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Saying 'which'

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Saying 'which'

Postby Cheiromancer » Mon Apr 30, 2012 7:34 pm

I understand that πότερος is used when there are only two alternatives, but what about when there are three or more? Do you use τίς (or τί for a thing) is there some other construction?

As in a sentence like "Which of these young men is Callias?" or "Which of these tents belongs to Achilles?"
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Re: Saying 'which'

Postby cb » Mon Apr 30, 2012 8:50 pm

hi, yep: see e.g. line 8 of the iliad book 1:

τίς τ᾽ ἄρ σφωε θεῶν ἔριδι ξυνέηκε μάχεσθαι;

http://www.perseus.tufts.edu/hopper/tex ... 99.01.0133

cheers, chad :)
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Re: Saying 'which'

Postby Cheiromancer » Sat May 12, 2012 7:30 pm

Thank you! A related question- besides what something is, and which something is, can τί ἐστι ask whether something is? That is, whether it exists? I suppose the translation into Latin would be an sit.

The reason is something in Quintilian's work on Rhetoric (III, 6, 23-24). Here's the Latin, and an English translation I found.

Ac primum Aristoteles elementa decem constituit, circa quae versari videatur omnis quaestio: οὐσία, quam Plautus essentiam vocat (neque sane aliud est eius nomen Latinum), sed ea quaeritur "an sit". qualitatem, cuius apertus intelluctus est...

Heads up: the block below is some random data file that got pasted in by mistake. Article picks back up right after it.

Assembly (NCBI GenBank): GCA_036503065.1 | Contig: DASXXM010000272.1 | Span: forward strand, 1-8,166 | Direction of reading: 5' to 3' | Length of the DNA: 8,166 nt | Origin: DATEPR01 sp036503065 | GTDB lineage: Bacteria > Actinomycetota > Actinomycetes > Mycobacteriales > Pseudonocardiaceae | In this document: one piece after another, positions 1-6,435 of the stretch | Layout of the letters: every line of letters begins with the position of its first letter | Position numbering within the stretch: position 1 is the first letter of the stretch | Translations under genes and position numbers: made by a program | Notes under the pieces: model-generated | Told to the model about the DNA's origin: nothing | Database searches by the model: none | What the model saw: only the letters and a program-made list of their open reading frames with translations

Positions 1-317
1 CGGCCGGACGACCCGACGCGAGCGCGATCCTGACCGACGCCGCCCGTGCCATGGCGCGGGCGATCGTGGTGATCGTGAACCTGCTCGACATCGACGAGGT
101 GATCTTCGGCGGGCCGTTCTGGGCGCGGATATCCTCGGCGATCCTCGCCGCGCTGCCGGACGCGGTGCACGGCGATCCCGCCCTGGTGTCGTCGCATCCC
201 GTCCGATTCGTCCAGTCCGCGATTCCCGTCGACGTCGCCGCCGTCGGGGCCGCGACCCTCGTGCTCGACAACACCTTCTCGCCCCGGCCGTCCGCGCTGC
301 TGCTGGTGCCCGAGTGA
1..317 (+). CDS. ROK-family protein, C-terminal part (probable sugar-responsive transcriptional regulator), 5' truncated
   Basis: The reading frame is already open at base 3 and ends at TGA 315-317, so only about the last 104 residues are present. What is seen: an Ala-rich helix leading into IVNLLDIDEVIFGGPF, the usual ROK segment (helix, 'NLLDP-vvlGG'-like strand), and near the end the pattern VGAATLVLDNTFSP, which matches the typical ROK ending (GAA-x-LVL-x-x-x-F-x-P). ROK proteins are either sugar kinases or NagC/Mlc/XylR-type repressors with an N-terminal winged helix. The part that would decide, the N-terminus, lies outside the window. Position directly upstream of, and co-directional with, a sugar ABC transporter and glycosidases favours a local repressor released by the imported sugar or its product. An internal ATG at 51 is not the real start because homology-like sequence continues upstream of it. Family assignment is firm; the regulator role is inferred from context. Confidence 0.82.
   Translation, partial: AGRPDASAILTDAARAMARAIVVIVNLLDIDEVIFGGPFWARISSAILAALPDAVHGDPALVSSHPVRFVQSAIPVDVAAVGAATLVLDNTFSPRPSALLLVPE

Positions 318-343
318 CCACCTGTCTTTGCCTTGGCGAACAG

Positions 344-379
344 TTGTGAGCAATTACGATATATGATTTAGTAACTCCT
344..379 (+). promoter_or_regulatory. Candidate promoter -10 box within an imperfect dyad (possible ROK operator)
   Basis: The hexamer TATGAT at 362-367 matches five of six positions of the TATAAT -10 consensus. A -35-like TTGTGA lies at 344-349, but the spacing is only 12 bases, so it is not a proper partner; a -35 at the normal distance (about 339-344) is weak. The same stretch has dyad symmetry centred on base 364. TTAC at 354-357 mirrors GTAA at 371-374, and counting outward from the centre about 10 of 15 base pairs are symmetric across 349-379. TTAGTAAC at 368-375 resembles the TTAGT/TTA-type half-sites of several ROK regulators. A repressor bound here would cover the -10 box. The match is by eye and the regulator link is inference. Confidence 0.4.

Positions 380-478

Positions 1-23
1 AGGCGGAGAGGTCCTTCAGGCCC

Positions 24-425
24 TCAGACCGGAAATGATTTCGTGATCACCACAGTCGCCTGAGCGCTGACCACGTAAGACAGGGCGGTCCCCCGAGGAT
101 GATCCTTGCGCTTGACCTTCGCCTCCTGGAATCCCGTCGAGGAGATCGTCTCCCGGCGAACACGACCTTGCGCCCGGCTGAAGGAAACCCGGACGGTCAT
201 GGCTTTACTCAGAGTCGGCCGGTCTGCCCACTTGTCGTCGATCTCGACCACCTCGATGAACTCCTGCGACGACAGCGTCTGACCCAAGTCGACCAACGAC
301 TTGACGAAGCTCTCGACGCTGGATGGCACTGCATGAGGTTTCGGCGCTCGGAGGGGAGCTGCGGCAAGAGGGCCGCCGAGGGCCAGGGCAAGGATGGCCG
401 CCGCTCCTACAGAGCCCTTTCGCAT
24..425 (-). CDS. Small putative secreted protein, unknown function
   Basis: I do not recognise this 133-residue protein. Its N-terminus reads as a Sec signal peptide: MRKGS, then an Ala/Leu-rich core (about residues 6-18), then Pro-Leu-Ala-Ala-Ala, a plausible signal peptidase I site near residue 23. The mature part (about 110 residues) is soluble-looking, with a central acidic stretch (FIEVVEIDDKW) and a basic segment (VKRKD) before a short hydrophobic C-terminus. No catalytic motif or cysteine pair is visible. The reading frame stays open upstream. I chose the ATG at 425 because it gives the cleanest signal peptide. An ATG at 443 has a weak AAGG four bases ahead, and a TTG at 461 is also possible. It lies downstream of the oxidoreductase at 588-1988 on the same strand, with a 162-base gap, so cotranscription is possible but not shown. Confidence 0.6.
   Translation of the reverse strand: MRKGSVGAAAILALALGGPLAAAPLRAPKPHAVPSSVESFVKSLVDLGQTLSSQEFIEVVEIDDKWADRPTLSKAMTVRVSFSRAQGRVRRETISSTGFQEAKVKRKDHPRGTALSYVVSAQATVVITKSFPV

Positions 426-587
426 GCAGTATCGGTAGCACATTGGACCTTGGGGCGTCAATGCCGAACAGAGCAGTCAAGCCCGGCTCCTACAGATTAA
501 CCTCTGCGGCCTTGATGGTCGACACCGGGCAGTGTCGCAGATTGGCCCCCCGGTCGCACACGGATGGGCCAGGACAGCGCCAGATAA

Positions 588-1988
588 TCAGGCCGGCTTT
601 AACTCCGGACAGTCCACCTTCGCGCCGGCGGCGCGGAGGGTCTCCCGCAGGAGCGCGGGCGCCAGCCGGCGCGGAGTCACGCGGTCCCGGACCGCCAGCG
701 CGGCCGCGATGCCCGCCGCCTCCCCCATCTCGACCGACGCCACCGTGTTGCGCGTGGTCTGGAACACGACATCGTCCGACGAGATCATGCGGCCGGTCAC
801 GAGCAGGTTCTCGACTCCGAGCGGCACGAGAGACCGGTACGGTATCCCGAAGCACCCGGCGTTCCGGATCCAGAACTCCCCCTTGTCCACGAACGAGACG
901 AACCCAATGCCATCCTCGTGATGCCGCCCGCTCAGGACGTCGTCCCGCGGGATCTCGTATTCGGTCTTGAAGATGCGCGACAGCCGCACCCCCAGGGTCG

Aristotle, first of all, specifies ten elements, to which every possible question has some reference: οὐσία, which Plautus calls essentia (nor indeed is there an other Latin word for it) and to which belongs the question "whether a thing is"; quality, of which the signification is plain enough...

Etc., for the other categories.

The first category is the category of οὐσία, but it is also the τί ἐστι. My Greek dictionary doesn't list "whether" as an option for τίς, but it is not the Great Scott, just the abridged version. Oh, and I believe this passage has some problems in its text- for one thing, I have seen Flavius (for Sergius Flavius) as the person who coined the word essentia.
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Re: Saying 'which'

Postby NateD26 » Sun May 13, 2012 10:18 pm

I think εἰ or εἴτε would convey that meaning. See Smyth §2675.
Nate.
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Re: Saying 'which'

Postby Cheiromancer » Mon May 14, 2012 1:59 pm

I guess I am just surprised that τί ἐστι is construed by Quintilian as asking an sit. I would have thought it would be rendered as quid est. That is, as asking "what" it is, not "whether" it is.

But my Greek isn't very good. I don't know how you would ask "is someone at the door" as opposed to "who is at the door". Or even if I am understanding an sit correctly. My Latin is even worse than my Greek.
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Re: Saying 'which'

Postby Markos » Mon May 14, 2012 3:33 pm

...how you would ask "is someone at the door"...


ἆρά τις πρὸς τὴν θύραν ἐστιν?

...as opposed to "who is at the door".


τίς πρὸς τὴν θύραν ἐστιν?

...But my Greek isn't very good.


οὐδ' ἐμοῦ... :D
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